At a time when the current U.S. president is doing everything he can to project the image of the Ugly American abroad, a U.S. court took an unprecedented step to bolster the cause of justice and human rights in other nations.
On April 3, a Fort Lauderdale jury found former Bolivian President Gonzalo Sanchez de Lozada and his former defense minister, Jose Carlos Sanchez Berzain, responsible for the murders of indigenous people in 2003 during a horrifying month of violence when the Bolivian military was used to squelch protests over the government’s efforts to privatize natural gas reserves.
Estimates place the killings at more than 60, with 400 more Aymara injured. Sanchez de Lozada resigned, fleeing to a suburb of D.C. and his defense minister found safe haven in an affluent community in Miami-Dade County, Fla.
In a legal smackdown that reverberated globally, the jury awarded survivors of the victims $10 million in damages. The trial was the first time that an ex-president of a foreign nation has had to sit before his accusers in a U.S. court for human rights abuses.
It’s about time. Hopefully this will set a new standard for U.S. involvement in international human rights. Those guilty of unleashing their armed forces on defenseless civilians will not find shelter in the U.S.
The case of Sanchez de Lozada is an old story in many ways: politically-connected and business interests clashing with indigenous peoples over land rights. Sanchez de Lozada had family connections to the Roosevelts and the Rockefellers, and he hired Democratic campaign guru James Carville’s firm to help secure the Bolivian presidency in 2002.
What’s perhaps even more unusual, and inspiring, about the case is that it evolved from the student project when a young man at Harvard law school.
Thomas Becker is probably better known in his hometown of Kansas City for his performances with bands. But by the time I first met him in 2001, Becker had already witnessed the aftermath of the genocide in Rwanda, worked amid the poverty of Cape Town and traveled with Subcommandante Marcos, a leader of Mexico’s Zapatista movement.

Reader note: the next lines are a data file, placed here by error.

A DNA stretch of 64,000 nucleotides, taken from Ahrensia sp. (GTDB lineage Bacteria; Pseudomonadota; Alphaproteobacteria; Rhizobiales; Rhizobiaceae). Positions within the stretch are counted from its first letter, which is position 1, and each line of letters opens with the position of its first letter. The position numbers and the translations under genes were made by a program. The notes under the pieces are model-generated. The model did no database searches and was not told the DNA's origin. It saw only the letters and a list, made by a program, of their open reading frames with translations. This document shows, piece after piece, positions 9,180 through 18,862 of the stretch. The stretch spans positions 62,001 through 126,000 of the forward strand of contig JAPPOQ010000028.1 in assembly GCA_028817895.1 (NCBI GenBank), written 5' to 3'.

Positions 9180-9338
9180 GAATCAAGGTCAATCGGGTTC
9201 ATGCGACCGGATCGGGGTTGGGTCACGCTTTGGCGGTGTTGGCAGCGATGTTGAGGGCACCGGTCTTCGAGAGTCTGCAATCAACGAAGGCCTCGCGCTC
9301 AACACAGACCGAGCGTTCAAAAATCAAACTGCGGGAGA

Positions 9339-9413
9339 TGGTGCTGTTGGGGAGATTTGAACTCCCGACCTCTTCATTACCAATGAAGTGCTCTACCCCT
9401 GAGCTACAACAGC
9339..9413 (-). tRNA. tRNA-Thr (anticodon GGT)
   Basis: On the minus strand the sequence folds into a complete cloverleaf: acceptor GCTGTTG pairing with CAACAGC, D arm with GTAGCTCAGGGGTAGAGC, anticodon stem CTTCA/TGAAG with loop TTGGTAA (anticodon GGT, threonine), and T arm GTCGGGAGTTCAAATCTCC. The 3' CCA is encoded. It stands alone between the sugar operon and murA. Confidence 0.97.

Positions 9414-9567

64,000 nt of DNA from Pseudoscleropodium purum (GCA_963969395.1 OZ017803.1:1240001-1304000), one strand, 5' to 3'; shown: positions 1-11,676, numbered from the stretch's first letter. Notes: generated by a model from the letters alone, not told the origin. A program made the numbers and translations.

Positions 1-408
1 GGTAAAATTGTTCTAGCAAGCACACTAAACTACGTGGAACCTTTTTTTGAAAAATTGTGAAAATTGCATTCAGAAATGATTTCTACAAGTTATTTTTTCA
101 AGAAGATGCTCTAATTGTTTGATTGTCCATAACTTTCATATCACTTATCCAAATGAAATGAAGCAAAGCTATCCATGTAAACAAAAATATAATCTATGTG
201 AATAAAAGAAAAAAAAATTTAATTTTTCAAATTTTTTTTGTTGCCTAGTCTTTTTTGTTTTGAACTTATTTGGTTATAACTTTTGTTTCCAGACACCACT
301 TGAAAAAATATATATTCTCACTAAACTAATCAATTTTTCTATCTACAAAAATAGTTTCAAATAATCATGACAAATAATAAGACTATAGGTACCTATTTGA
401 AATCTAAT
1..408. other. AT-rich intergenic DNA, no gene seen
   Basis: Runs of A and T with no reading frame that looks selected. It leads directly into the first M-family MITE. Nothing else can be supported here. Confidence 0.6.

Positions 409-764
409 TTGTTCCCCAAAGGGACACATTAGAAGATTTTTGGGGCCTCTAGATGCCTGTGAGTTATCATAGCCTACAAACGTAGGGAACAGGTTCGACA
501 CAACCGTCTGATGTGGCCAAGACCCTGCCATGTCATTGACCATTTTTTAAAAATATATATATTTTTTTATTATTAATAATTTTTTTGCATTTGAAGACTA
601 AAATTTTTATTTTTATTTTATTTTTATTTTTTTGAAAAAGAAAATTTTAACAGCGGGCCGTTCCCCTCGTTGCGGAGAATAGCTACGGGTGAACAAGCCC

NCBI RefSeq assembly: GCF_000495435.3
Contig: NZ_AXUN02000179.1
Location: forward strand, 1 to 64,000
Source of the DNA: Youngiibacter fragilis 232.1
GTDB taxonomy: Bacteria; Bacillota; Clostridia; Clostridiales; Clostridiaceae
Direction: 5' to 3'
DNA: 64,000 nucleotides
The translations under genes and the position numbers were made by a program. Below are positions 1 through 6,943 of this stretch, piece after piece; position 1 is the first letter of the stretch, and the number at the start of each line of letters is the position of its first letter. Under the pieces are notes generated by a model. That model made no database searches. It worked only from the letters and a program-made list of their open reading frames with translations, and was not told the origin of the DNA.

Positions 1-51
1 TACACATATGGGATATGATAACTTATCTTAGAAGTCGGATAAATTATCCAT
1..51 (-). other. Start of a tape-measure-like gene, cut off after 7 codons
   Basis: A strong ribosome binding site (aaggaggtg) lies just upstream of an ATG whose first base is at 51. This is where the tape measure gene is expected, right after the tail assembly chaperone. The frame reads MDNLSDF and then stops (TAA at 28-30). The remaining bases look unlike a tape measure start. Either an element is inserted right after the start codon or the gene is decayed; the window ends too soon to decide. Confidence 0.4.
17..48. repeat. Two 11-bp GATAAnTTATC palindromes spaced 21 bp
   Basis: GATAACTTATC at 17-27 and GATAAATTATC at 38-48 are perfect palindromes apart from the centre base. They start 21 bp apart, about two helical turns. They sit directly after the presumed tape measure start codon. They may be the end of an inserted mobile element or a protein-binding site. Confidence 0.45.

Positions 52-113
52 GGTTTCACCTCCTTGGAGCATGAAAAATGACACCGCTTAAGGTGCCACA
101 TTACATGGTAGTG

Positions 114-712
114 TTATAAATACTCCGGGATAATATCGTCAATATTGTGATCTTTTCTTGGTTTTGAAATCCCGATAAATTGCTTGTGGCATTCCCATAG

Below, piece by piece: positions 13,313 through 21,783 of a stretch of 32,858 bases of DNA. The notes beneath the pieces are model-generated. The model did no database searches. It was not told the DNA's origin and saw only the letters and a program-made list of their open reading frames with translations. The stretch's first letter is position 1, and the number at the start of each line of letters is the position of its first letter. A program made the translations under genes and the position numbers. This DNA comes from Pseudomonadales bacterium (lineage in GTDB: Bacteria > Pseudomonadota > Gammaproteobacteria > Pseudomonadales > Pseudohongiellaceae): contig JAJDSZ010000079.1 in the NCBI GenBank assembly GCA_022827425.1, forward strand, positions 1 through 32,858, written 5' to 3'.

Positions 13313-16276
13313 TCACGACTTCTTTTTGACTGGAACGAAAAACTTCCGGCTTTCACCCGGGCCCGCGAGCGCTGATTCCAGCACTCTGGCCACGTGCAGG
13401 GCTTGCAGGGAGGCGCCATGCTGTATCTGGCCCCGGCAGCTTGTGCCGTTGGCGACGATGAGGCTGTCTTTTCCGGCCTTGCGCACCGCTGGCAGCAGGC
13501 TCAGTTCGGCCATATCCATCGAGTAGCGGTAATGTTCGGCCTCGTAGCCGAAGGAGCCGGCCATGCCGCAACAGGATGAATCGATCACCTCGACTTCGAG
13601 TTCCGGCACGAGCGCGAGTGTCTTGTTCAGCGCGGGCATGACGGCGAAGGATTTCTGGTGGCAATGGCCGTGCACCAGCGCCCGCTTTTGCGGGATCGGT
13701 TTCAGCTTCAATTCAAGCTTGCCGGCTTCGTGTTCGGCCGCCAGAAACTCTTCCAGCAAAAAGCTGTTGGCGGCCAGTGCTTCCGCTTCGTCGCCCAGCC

During his law studies, Becker traveled in Bolivia, where he heard stories of the “Octubre negro,” or Black October, a time of violence and protests when the indigenous blocked roads, keeping access of gas reserves from reaching La Paz.
The lawsuit against Sanchez de Lozada and Sanchez Berzain was filed in 2007 on behalf of surviving relatives of eight victims.
The defense, which plans to appeal the verdict, maintains that force was necessary to restore order and that Bolivia’s current president, Evo Morales, is the real villain, having riled his fellow Aymara to protest.
This week, breaking between interviews with Univision and other international media, Becker was quick to acknowledge that the victory was the work of many people. The case was led by a legal team from the Center for Constitutional Rights and Harvard’s International Human Rights Clinic, in addition to several law firms.
The claims were brought under the Alien Tort Act, a little known law initially intended to hold pirates accountable for crimes in international waters, and the Torture Victim Protection Act of 1991, which was passed to pursue justice after such extrajudicial killings.
The families of the victims, Becker insists, are the heroes of the case.
He’s right, of course. And at least at this juncture in the case, U.S. law is standing alongside them.
Writes for Tribune Content Agency.
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